Numerous California state and federal decisions discuss arbitration clauses.  But recently only a few federal court decisions had addressed the specific situation of whether FDCPA claims fall within or outside an arbitration agreement.  (E.g. Gerber v. Citigroup, Inc. 2008 WL 596112 (E.D.Cal.2008) (FDCPA claim not arbitratable because valid arbitration agreement between parties not found);  Tickanen v. Harris & Harris, Ltd., 461 F.3d 863 (E.D.Wis. 2006) (Credit cardholders’ claims against debt collection agency for violations of Fair Debt Collection Practices Act were subject to arbitration, even though arbitration clause was in cardholders’ agreement with credit card company, and company was not subject to FDCPA, where cardholders agreed to permit company to assign its claims and to submit claims against company and its assignees to arbitration);  Karnette v. Wolpoff & Abramson, L.L.P. 444 F.Supp.23d 640 (E.D.Va. 2006) (denying petition to compel arbitration of FDCPA claim); Miller v. Northwest Trustee Services, Inc.  2005 WL 1711131 (D.Wash. 2005) (petition to arbitrate FDCPA claim granted); Goetsch v. Shell Oil, Co.  197 F.R.D. 574 (W.D.N.C.2000) (court ordered parties to arbitration under credit card agreement, despite FDCPA claims))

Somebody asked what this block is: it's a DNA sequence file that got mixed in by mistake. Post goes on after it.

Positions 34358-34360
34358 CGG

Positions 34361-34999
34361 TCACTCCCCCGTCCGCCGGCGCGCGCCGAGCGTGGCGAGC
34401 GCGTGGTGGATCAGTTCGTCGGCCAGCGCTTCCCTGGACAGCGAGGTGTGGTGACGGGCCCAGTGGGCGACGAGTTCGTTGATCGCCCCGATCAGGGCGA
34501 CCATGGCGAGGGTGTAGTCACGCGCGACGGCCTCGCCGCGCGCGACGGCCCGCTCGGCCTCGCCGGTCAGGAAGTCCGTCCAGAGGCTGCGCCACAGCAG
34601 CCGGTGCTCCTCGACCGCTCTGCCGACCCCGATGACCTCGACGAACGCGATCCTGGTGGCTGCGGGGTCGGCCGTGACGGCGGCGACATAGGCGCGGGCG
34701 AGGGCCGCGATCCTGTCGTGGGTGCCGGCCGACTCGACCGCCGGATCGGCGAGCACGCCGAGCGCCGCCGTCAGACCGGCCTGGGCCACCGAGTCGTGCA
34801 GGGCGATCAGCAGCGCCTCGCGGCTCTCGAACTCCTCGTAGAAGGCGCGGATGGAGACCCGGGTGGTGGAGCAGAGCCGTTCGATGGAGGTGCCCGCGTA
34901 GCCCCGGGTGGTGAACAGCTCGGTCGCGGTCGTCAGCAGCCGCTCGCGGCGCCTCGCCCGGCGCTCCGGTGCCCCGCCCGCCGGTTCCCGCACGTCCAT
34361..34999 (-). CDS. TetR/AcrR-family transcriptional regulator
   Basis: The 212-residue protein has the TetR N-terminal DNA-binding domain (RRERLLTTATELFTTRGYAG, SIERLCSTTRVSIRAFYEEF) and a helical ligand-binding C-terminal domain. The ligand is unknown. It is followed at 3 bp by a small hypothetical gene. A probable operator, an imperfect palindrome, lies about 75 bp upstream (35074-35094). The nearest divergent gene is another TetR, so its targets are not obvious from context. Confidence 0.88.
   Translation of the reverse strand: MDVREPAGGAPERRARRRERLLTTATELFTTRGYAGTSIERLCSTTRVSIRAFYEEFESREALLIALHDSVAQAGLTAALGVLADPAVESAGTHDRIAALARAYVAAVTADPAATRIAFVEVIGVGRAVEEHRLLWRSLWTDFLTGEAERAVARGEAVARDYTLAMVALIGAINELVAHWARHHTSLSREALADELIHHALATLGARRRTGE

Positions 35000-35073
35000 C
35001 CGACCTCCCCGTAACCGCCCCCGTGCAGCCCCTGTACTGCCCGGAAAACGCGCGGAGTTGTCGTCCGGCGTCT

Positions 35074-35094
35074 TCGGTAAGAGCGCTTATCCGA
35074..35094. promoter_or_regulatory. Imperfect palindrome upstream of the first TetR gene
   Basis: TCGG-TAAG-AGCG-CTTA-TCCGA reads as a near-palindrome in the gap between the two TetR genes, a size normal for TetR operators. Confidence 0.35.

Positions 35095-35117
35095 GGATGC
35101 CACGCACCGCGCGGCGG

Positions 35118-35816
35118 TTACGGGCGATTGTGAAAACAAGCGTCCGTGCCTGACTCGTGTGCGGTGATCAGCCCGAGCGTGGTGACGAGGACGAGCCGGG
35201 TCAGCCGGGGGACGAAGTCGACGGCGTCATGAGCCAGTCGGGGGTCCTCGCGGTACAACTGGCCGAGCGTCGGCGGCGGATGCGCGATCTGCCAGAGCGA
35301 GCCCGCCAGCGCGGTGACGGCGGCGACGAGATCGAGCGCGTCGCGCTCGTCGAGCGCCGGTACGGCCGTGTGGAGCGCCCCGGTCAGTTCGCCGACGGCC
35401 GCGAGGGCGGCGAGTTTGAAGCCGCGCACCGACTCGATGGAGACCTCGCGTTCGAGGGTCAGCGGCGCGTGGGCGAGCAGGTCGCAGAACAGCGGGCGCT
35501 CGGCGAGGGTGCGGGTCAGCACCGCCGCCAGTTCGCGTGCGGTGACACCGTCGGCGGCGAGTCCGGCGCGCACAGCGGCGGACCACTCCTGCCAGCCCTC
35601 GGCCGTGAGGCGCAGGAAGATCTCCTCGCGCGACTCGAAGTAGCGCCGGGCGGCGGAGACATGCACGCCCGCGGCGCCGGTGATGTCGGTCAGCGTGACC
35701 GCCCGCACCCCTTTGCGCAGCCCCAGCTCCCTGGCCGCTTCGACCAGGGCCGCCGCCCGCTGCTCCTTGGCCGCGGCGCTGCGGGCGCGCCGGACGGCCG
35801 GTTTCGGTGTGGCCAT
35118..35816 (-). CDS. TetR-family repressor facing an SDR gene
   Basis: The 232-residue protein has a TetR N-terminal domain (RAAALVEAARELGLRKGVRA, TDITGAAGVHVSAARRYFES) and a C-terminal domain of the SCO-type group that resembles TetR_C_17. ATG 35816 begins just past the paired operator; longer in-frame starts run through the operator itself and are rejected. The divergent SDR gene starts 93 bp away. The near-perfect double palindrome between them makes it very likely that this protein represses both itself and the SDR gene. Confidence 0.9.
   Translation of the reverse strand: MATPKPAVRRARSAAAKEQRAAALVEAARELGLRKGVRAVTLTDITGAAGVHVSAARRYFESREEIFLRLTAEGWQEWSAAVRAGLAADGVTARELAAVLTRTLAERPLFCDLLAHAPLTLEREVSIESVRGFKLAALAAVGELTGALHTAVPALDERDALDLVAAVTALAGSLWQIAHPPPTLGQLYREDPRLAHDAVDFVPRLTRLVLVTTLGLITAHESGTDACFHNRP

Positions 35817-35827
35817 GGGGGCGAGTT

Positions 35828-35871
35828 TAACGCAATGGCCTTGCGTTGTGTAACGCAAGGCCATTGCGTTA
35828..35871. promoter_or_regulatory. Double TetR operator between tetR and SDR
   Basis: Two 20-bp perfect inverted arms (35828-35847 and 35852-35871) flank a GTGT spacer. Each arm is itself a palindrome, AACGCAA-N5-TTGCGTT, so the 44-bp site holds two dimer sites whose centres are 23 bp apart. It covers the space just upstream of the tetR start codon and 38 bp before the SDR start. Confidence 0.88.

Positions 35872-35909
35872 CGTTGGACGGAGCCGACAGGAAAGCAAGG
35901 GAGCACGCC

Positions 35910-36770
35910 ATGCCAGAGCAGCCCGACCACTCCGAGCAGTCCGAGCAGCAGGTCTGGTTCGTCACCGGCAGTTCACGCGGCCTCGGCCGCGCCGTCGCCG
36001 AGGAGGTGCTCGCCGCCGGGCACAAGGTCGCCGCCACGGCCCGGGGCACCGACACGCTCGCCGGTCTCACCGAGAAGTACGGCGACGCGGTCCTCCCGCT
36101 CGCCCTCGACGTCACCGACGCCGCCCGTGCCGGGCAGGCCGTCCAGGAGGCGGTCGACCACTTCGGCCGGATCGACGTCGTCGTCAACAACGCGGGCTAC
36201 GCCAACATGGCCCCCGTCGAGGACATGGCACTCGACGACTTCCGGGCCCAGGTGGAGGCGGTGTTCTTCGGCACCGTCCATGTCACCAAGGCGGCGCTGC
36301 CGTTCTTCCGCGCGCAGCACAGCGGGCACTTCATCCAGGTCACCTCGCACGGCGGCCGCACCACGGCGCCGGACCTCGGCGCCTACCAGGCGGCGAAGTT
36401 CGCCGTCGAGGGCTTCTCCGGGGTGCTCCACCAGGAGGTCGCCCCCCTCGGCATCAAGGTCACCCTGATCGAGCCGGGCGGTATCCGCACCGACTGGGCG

In a very recent decision, the Eighth Circuit Court of Appeal has addressed the issue.  In Koch v. Compucredit Corp., __ F.3d __, 2008 WL 4305903 (8th Cir. 2008), the Court of Appeals for the Eight Circuit examined whether an FDCPA claim fell within the creditor’s arbitration agreement, and whether the debt collect could rely on it when the consumer claimed that the debt had been paid in full to the creditor.

To be subject to arbitration, the dispute must also fall within the scope of the arbitration clause. See Litton, 501 U.S. at 205; Nolde Bros., 430 U.S. at 252-53.  The arbitration clause here is broad, covering “any claim, dispute, or controversy arising from or related to either this Agreement or the relationships that result from this Agreement.” A dispute over the collection of a debt incurred under the credit agreement is a “controversy arising from or related to … this Agreement,” so Koch’s claim “would have been subject to [arbitration] had it arisen during the contract’s term.” Nolde Bros., 430 U.S. at 252. Nothing in the arbitration clause excludes from its operation a dispute which arises under the contract, but which is based at least in part on events that occur after its termination.  Id at 252-53. Thus, the arbitration provision applies to the dispute between Koch and Jefferson Capital.